Hypothesis 1: Putting a gif at the end of my email will increase the response rate, all else equal.
Control: Send an email campaign with no gif included.
Test: Send an email campaign with a gif included.
Results: Control email got a ___% response rate. Test email got a ___% response rate.
Base your actions on the outcomes of your tests, not on others’.
Mistake 3: Testing the wrong things for website optimization
Don’t let the conversion scientist mindset make you think that you should test everything. If you are testing for the sake of testing, you’re doing it wrong.
For example, if you are creating some ads for Facebook, you’ll realize that there are so many things you’d like to test: ad images, copy, target audiences, bidding methods, campaign objectives, etc.
The rookie mistake you’re likely to make at this point is creating an A/B test with too many changing test variables.
Let’s say you want to test 3 ad images, 3 headlines, and 3 main copies. This makes 3 x 3 x 3 = 27 different Facebook ads. This test will take weeks to conclude. A test can quickly become overwhelming. Let’s assume you want to test five images, four ad titles, and five precise interests targeting. This means you’d have to create 4 x 5 x 5 ads to test all the possible combinations — a total of 100 ads! I think you get the point. Start small.
Paddy Moogan at Distilled has a good model for making sure every test you do has an objective:
Understand that website-optimizationis all about testing, but you must be smart about it. Do not busy yourself with meaningless tests.
Mistake 4: Measuring the wrong things
What is the easiest way to increase your conversion rate? Track more things more accurately. Sometimes firms’ conversion tracking isn’t measuring the right metrics to paint an accurate picture of the effectiveness of marketing campaigns.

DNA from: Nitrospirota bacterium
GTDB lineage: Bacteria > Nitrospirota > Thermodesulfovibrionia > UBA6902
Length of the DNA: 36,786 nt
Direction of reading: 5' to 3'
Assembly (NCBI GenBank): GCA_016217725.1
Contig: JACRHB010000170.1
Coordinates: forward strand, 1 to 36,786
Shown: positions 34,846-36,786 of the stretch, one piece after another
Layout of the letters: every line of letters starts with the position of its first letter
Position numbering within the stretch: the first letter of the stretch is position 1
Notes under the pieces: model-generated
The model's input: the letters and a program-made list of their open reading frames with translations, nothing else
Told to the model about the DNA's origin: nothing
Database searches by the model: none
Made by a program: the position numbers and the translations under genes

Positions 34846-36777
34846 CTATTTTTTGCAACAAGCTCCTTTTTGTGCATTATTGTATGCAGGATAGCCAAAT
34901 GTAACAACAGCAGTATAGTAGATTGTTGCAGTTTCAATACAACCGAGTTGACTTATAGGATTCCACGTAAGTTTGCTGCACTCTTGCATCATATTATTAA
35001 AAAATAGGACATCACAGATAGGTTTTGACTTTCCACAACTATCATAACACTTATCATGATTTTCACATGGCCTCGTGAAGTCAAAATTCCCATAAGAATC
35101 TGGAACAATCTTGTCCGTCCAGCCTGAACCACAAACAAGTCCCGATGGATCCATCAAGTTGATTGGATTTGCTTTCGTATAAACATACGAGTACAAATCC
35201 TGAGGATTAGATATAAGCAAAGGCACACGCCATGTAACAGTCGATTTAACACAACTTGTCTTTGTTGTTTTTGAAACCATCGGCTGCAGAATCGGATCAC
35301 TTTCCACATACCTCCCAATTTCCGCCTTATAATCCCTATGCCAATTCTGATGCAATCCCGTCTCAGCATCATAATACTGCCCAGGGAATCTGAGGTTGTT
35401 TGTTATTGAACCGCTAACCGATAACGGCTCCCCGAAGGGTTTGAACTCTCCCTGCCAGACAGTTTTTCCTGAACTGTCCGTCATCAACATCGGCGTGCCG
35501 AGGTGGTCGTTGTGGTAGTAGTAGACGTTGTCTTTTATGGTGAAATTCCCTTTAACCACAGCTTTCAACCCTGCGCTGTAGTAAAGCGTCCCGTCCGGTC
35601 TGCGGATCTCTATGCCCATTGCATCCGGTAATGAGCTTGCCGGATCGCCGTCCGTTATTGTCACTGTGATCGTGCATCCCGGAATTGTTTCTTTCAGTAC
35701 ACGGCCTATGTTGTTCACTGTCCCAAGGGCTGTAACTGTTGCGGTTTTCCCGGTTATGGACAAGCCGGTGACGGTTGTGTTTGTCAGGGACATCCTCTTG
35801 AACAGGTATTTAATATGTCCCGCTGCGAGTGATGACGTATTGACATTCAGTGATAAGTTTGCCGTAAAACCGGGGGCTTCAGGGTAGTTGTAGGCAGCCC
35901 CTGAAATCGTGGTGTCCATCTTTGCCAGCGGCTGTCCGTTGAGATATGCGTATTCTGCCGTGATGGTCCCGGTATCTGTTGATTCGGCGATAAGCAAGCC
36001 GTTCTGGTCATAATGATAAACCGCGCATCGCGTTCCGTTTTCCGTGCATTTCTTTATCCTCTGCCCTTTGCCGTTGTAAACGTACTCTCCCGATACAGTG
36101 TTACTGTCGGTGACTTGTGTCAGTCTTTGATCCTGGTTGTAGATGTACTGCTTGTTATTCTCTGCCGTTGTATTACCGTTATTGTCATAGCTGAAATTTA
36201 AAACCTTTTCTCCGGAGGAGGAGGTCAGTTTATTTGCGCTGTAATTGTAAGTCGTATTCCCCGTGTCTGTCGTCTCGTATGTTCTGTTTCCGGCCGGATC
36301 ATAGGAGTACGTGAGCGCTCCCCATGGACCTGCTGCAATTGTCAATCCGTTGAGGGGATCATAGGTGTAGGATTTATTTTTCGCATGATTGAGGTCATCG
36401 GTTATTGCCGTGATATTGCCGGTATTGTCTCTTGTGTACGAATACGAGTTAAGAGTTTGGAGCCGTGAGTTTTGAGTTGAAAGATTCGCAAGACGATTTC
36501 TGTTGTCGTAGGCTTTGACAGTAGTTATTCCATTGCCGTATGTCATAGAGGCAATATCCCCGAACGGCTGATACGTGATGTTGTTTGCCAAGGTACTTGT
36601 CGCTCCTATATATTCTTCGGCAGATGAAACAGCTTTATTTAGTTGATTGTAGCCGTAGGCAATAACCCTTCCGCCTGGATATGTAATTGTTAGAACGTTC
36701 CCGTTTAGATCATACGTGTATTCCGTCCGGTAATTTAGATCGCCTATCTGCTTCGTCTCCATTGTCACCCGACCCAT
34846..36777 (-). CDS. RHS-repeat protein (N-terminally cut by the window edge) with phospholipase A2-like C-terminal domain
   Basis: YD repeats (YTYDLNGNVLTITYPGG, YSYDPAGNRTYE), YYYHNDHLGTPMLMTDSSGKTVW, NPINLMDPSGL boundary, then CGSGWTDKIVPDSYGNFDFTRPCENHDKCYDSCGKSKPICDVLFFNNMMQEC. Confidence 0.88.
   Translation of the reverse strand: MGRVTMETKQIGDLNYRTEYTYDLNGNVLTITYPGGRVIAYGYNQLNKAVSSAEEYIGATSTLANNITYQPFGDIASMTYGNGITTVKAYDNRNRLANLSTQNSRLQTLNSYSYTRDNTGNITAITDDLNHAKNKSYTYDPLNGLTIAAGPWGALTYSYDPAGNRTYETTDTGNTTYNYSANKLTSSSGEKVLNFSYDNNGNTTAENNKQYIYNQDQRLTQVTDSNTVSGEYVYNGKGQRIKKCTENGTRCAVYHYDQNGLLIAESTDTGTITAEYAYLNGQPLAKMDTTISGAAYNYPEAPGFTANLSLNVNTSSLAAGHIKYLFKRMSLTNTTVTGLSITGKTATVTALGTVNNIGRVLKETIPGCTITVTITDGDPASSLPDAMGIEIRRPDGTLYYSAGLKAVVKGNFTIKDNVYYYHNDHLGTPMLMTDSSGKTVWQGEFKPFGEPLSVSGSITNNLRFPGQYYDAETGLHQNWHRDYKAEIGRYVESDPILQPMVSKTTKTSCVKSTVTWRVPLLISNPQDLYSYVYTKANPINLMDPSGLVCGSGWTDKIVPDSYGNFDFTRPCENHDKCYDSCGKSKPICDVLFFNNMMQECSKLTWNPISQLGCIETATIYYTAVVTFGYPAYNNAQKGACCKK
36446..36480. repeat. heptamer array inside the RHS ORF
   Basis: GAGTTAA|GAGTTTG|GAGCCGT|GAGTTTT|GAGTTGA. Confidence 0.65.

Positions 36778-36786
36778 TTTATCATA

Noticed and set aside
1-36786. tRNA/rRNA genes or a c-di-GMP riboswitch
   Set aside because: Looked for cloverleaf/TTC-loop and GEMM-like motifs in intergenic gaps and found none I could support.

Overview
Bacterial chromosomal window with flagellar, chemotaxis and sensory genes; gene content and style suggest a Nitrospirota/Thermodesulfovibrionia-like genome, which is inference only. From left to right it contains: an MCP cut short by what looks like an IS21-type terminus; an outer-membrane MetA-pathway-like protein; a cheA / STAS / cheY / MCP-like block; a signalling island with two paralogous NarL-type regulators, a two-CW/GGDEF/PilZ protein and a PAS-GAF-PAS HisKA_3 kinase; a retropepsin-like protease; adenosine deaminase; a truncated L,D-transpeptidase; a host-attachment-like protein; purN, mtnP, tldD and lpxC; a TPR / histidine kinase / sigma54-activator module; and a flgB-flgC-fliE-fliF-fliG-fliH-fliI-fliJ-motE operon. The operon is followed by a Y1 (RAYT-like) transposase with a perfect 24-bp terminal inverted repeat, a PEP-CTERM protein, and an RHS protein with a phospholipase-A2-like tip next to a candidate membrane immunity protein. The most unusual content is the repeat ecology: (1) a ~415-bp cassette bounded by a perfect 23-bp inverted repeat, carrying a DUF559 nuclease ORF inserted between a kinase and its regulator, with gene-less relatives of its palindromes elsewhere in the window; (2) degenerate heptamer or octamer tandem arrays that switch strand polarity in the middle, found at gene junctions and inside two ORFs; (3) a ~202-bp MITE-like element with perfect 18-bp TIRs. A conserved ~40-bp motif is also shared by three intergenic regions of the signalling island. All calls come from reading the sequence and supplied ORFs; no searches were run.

Kissmetrics found that the majority of firms who were tracking their conversion rates with Adwords were doing so poorly. The firm might as well have not been tracking anything at all. See diagram below.
For example. imagine a lawn care maintenance company who is tracking conversions through AdWords. This firm may be getting a fraction of the conversion rate they expected because they are only measuring clicks and form fill-outs.
In fact, most of a lawn care maintenance company’s leads come from phone calls or impressions from clients’ neighbors who see their trucks and the work they do on people’s lawns. Conversion rate goes up instantly if you start measuring beyond your AdWords campaign.
This company did have a good conversion rate, they were not measuring the right metrics. Remember the big picture and how your customers act when you provide them with valuable offers.
Mistake 5: Tests but no analysis
Tests are easy, but it takes a scientist to interpret and understand the story behind the numbers. Give yourself time to analyze the data your tests return. Be curious about the problem. Sometimes, you need to be human and dive into the numbers. They may not have the results you expected. Why?